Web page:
Published on: 10th February 2022 | Updated on: 26th May 2023
Every community pharmacy is required to be operated under the control of a ‘Responsible Pharmacist’, but they are supported in their work by a team. Pharmacists have supported their staff to train and develop to ensure that the extended role of the pharmacist can be achieved by having a team who are competent to support and deliver a safe and effective pharmaceutical service.
Community pharmacies and pharmacy professionals are regulated by the General Pharmaceutical Council (GPhC). The GPhC sets out standards for the sector to follow to provide high quality care so that the public can have confidence in the profession.
All pharmacy staff are required to respect the confidentiality of patient information and to follow the NHS Code of Practice on Confidentiality, the Common Law on confidentiality and the Data Protection Act.
Community pharmacists are experts in medicines and managing minor illnesses.
The underlying principle for all pharmacy education and training is ensuring safe and effective care for patients. This principle underpins pharmacists’ work throughout their undergraduate, postgraduate and continued learning and subsequent career pathway. Students undertake a four-year Masters in Pharmacy degree course that teaches them about the origin and chemistry of drugs, the preparation and formulation of medicines and the actions and uses of medicines including physiology, biochemistry, microbiology, pathology and pharmacology.
After the degree course the student undertakes a one-year placement working in a pharmacy under the supervision of an experienced pharmacist. At the end of this year, they take a professional examination and those who successfully complete the examination can register as a pharmacist.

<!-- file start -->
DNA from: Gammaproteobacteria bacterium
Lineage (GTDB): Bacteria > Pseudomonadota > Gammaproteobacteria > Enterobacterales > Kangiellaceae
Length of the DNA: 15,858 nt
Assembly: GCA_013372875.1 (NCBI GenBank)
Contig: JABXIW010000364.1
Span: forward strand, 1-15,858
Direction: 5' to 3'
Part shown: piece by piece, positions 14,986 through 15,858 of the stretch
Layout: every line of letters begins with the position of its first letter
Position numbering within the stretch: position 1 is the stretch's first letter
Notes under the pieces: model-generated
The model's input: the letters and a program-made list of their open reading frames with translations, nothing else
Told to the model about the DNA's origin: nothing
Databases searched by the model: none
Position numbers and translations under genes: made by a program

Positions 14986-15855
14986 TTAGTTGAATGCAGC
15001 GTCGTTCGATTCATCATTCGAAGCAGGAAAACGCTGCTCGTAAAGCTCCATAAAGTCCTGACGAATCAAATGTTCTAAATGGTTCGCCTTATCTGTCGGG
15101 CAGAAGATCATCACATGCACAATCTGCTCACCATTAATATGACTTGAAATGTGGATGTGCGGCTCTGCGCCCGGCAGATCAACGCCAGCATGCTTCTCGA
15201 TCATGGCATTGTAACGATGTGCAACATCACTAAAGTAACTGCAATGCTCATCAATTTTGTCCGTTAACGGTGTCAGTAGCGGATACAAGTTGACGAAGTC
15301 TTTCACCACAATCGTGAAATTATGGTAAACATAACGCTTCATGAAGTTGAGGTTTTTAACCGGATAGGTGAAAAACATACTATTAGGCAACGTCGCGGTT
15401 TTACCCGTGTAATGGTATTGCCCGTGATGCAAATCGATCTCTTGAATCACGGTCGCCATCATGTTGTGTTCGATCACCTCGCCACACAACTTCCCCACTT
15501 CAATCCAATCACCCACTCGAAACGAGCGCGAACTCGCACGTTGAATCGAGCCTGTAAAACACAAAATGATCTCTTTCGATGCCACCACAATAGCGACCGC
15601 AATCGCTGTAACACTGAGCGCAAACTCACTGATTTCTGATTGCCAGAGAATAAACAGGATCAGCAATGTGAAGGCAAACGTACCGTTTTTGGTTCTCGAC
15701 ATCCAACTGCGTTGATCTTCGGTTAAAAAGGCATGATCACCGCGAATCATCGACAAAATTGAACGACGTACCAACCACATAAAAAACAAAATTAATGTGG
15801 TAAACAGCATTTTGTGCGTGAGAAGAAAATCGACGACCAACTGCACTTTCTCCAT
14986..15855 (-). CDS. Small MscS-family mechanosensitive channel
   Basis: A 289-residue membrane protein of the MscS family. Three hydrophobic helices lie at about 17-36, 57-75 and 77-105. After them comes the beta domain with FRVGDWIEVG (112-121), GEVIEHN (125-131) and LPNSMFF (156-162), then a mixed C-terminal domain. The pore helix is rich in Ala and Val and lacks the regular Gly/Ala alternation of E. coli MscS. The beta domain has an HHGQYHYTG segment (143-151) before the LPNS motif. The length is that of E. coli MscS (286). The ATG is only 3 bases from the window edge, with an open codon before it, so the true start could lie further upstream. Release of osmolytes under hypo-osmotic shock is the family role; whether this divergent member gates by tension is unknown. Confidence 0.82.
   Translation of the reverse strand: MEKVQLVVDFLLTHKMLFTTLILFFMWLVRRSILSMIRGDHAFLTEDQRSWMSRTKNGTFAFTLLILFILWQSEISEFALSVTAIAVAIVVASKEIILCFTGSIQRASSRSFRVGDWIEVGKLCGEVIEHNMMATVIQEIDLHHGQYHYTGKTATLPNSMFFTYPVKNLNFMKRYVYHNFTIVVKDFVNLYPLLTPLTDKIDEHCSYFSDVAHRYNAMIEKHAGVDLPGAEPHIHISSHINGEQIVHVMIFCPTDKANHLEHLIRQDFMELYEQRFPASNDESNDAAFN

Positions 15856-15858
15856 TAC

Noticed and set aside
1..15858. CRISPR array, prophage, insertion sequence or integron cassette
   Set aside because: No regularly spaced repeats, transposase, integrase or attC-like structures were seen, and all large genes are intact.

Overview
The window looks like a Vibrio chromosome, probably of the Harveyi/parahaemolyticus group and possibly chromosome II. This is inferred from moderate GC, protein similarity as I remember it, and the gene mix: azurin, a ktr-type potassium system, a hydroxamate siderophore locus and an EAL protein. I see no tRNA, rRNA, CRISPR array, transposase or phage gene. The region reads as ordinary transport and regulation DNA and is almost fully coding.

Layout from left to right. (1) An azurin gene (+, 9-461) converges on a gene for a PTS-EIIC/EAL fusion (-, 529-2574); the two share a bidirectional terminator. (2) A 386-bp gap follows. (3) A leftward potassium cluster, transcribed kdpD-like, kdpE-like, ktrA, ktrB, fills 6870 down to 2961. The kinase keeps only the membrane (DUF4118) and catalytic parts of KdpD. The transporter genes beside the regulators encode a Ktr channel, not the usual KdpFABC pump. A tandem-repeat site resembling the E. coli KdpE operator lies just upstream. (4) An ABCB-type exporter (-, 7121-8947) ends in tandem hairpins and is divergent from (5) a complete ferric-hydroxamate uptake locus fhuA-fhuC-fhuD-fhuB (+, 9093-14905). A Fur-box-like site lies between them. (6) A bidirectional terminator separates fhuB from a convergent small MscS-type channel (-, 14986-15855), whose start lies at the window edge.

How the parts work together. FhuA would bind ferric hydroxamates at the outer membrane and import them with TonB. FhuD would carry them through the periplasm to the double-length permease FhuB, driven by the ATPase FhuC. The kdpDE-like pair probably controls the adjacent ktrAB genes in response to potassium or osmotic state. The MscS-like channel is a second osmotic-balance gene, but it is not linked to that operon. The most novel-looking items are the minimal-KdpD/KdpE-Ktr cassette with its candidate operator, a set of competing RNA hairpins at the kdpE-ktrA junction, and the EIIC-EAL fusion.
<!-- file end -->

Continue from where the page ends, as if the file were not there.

Pharmacists continue to keep their knowledge up to date during their career by undertaking continuing professional development.
Pharmacy Technicians are professionally skilled and essential members of the pharmacy team, who broadly prepare, dispense, supply and issue a wide range and variety of medicines to patients. Whilst they work under the supervision of the pharmacist, Pharmacy Technicians are responsible and accountable for their own accurate and safe practice. They are registered with the General Pharmaceutical Council (GPhC) for their license to practice. The Association of Pharmacy Technicians UK (APTUK) is the professional leadership body for Pharmacy Technicians.
Accredited Checking Technician (ACT)
ACTs are pharmacy support staff that have undertaken additional training to allow them to undertake an accuracy check of dispensed medicines. The pharmacist will undertake a clinical check of the prescription during the dispensing process but working with an ACT means the pharmacist does not need to undertake the final accuracy check of the dispensed medicines in most circumstances. An increasing number of pharmacy contractors are supporting members of their dispensing team to qualify as ACTs in order to improve the efficiency of the dispensing process and to free up pharmacist time to allow them to deliver other services.
Dispenser/ Dispensing Assistant
Dispensers support the pharmacist in the dispensing of prescriptions and the management of dispensary stock. They will also generally fulfil the roles of an MCA (see below) when required. It is a professional requirement that dispensing assistants are competent in the areas in which they are working to a minimum standard equivalent to the Pharmacy Services Scottish/National Vocational Qualification (S/NVQ) level 2 qualification or undertaking training towards this.
Medicines Counter Assistant (MCA)
MCAs are generally the first point of contact for patients providing a wide range of functions to support the delivery of services and the retail functions of the pharmacy. They undertake the prescription reception process, including supporting patients to complete the declarations on NHS prescriptions. Advice on the treatment of self-limiting illness and basic healthy lifestyle support will be provided by MCAs working to a protocol and under the supervision of the pharmacist. Some MCAs will provide aspects of NHS commissioned services, such as NHS Health Checks, following appropriate training and accreditation. It is a professional requirement that any assistant who is given delegated authority to sell medicines under a protocol should have undertaken, or be undertaking, an accredited course relevant to their duties.